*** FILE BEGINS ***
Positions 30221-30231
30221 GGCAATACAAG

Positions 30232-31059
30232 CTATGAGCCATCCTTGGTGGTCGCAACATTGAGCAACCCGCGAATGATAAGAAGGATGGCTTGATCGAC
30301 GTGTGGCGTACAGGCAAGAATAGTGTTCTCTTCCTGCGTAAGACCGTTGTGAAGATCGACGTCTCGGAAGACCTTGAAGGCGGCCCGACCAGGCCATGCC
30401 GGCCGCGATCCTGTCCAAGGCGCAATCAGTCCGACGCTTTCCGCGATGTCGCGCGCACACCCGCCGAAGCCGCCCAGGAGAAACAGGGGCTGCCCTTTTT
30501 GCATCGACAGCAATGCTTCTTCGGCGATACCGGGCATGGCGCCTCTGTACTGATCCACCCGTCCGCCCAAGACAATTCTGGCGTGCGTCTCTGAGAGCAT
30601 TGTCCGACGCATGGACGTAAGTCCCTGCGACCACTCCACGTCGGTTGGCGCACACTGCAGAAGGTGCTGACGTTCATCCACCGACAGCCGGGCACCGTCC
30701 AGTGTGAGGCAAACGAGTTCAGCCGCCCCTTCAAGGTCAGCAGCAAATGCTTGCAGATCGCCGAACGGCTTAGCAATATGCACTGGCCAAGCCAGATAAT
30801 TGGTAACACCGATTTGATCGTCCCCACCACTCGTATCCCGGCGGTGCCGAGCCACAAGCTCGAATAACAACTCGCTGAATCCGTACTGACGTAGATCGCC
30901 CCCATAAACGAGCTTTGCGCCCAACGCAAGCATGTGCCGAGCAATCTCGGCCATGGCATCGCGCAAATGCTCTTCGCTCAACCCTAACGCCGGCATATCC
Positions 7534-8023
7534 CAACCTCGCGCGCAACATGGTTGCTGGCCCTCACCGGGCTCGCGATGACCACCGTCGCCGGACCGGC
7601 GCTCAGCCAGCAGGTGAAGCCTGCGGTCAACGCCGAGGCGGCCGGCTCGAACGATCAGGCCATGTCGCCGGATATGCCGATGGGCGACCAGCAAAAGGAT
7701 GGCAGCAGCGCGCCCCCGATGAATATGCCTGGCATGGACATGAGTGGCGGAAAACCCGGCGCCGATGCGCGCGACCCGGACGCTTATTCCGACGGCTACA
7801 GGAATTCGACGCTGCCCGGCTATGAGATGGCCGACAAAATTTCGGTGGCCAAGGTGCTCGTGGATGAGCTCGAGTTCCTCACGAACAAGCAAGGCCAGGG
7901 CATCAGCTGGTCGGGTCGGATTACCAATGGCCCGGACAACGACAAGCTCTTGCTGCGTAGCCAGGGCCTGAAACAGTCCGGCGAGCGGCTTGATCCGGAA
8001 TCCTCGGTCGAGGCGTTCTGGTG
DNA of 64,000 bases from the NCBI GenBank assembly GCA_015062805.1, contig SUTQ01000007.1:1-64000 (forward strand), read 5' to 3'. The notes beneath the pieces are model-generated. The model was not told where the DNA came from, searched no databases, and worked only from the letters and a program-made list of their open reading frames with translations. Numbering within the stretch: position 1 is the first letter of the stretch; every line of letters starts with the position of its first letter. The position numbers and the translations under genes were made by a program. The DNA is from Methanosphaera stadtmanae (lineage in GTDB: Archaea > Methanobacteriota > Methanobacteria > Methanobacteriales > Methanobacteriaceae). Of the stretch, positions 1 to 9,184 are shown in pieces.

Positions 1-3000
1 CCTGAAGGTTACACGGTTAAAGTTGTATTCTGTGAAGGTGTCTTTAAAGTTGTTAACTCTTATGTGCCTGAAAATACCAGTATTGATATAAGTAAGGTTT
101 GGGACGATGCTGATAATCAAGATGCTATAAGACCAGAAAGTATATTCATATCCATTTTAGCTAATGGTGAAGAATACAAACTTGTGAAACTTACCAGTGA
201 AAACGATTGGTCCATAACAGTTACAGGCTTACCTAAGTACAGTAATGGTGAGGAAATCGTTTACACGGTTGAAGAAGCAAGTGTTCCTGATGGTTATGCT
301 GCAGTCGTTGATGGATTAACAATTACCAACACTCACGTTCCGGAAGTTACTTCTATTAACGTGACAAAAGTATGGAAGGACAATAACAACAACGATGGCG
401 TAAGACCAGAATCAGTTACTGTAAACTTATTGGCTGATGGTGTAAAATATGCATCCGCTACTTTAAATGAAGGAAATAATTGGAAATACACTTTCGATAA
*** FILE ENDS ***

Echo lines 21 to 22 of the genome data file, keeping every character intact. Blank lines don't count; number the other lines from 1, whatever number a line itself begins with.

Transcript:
1 CCTGAAGGTTACACGGTTAAAGTTGTATTCTGTGAAGGTGTCTTTAAAGTTGTTAACTCTTATGTGCCTGAAAATACCAGTATTGATATAAGTAAGGTTT
101 GGGACGATGCTGATAATCAAGATGCTATAAGACCAGAAAGTATATTCATATCCATTTTAGCTAATGGTGAAGAATACAAACTTGTGAAACTTACCAGTGA